Science / project summary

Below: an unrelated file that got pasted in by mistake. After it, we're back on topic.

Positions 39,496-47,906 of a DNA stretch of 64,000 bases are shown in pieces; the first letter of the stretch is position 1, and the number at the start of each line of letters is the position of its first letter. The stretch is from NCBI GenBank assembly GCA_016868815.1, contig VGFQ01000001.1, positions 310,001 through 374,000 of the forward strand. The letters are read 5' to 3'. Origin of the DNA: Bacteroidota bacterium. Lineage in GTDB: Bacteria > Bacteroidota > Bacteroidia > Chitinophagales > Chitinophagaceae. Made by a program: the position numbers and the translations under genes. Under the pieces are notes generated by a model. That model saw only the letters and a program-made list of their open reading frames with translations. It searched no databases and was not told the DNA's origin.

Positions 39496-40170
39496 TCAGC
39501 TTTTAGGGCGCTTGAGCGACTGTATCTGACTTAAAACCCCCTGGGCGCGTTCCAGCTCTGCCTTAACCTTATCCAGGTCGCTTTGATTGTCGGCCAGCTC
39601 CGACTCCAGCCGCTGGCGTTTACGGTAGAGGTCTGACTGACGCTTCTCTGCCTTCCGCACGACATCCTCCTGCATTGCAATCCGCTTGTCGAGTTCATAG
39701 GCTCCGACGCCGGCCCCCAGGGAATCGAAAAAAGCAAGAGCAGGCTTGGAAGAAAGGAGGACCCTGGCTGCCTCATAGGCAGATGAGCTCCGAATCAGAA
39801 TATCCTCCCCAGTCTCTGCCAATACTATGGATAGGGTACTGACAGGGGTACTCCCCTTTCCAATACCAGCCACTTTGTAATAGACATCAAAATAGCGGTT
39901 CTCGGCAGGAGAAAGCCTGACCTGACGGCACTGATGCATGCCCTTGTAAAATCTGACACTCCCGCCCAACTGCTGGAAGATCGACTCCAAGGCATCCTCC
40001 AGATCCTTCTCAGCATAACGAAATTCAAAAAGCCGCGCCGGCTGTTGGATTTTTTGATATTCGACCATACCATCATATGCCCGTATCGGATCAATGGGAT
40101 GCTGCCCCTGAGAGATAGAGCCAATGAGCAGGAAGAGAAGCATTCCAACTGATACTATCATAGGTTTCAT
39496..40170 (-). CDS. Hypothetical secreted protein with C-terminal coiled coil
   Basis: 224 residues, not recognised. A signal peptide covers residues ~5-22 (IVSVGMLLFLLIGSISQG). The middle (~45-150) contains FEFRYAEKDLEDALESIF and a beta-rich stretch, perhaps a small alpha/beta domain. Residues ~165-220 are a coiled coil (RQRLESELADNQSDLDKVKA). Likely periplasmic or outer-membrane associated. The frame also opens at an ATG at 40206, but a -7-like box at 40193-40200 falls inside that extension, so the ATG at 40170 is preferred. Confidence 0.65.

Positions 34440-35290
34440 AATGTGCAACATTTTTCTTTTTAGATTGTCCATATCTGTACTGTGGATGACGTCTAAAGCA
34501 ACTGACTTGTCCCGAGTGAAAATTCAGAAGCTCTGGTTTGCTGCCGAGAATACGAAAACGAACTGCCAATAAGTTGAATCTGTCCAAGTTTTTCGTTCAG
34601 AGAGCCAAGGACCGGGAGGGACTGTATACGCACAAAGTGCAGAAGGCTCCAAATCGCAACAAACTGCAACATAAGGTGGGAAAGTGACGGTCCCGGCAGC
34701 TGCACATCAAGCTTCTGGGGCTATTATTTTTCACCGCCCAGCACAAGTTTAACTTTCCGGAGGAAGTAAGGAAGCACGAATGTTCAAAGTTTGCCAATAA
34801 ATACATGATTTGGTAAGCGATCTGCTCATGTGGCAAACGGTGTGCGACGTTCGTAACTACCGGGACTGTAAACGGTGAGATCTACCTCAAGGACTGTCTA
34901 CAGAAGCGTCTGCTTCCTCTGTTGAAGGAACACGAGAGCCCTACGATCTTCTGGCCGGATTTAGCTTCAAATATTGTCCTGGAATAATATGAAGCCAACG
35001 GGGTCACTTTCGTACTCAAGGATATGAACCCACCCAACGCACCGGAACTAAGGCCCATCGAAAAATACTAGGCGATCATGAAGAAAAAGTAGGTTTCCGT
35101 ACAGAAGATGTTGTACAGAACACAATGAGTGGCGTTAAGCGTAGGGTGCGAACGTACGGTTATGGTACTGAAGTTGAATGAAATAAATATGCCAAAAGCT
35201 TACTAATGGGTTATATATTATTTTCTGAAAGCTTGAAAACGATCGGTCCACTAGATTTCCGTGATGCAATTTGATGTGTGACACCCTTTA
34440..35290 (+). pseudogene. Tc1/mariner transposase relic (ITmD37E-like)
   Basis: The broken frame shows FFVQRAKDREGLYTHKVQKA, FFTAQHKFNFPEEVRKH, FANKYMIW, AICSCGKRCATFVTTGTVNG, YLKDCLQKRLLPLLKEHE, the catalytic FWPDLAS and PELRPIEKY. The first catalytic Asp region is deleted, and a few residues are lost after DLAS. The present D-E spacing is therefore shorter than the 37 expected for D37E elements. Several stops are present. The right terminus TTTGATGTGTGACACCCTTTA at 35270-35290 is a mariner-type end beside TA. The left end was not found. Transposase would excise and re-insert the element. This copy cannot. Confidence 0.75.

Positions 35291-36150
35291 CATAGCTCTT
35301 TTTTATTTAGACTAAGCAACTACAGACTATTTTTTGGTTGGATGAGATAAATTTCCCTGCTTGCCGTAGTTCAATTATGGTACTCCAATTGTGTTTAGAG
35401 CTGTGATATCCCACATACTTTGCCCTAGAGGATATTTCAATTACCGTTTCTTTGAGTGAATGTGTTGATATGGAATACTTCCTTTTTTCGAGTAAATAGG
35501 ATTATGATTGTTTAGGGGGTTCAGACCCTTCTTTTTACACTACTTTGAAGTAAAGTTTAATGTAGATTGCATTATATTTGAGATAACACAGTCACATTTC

Mass is being lost from the Greenland Ice Sheet both in the form of liquid water and solid ice. The solid ice occurs in the form of icebergs. The influence of these icebergs on the stratification and circulation of water in fjords, as well as on the freshwater content of the adjacent ocean, is poorly understood. This project will improve understanding of the role of icebergs in fjords and the coastal ocean through intensive process studies on iceberg melt and movement. These studies will include both field observations and numerical modeling experiments. The project will contribute to the development of the nation's STEM workforce by providing support for the training of a graduate student and a post-doctoral associate. To enhance the communication of science to the general public, a course in Geo-communication will be modified to include new multi-media approaches. Additionally, the project will allow the PI to extend his prior collaborations with University of Oregon's STEM CORE program to work with a local middle school on STEM-focused curricula. To enhance outreach to the broader public, the principal investigator will collaborate with a science historian to transcribe archived data into modern format that will be freely distributed, co-deliver public talks, add content to an existing website, and participate in an annual event on Climate Change and Indigenous Peoples organized by his institution. The ongoing surge in ocean-glacier interactions studies around Greenland is motivated primarily to improve our understanding of the role ocean circulation plays in outlet glacier variability. Two potential mechanisms that lead to glacier acceleration and dynamic thinning are (1) increased submarine melting due to an enhanced ocean heat transport to the glacier termini, and (2) a weakening of the ice mélange that buttresses the glacier face. Fjords act as links between these two processes with the large-scale climate forcing on one hand (both oceanic and atmospheric) and the Greenland ice sheet variability on the other. However, one key process, iceberg melt, has been largely neglected in most fjord circulation studies due to a narrow focus on plume driven circulation, as well as the overall difficulty of obtaining in situ observations. This project aims to gather novel observations on iceberg melt and movement in Greenland's fjords by tracking the horizontal and vertical motion of large, deep-keeled icebergs at high temporal resolution. Tracking individual icebergs, combined with ship- and drone-based surveys, will allow quantification not only of iceberg melt rates, but also of their movement through the fjord and eventual dispersal across the shelf and into the interior ocean. Fieldwork will be conducted in relatively well-studied systems in Greenland, with the potential for rapid generalization to other systems. Complemented by numerical ocean modeling, these process studies will enable assessment of how well current parameterizations capture the melt processes occurring in Greenland's waters. Ultimately, these results will provide a solid foundation for improving understanding of the spatial and temporal picture of iceberg motion and melt and how this can be incorporated into operational iceberg trajectory models, as well as global scale climate models.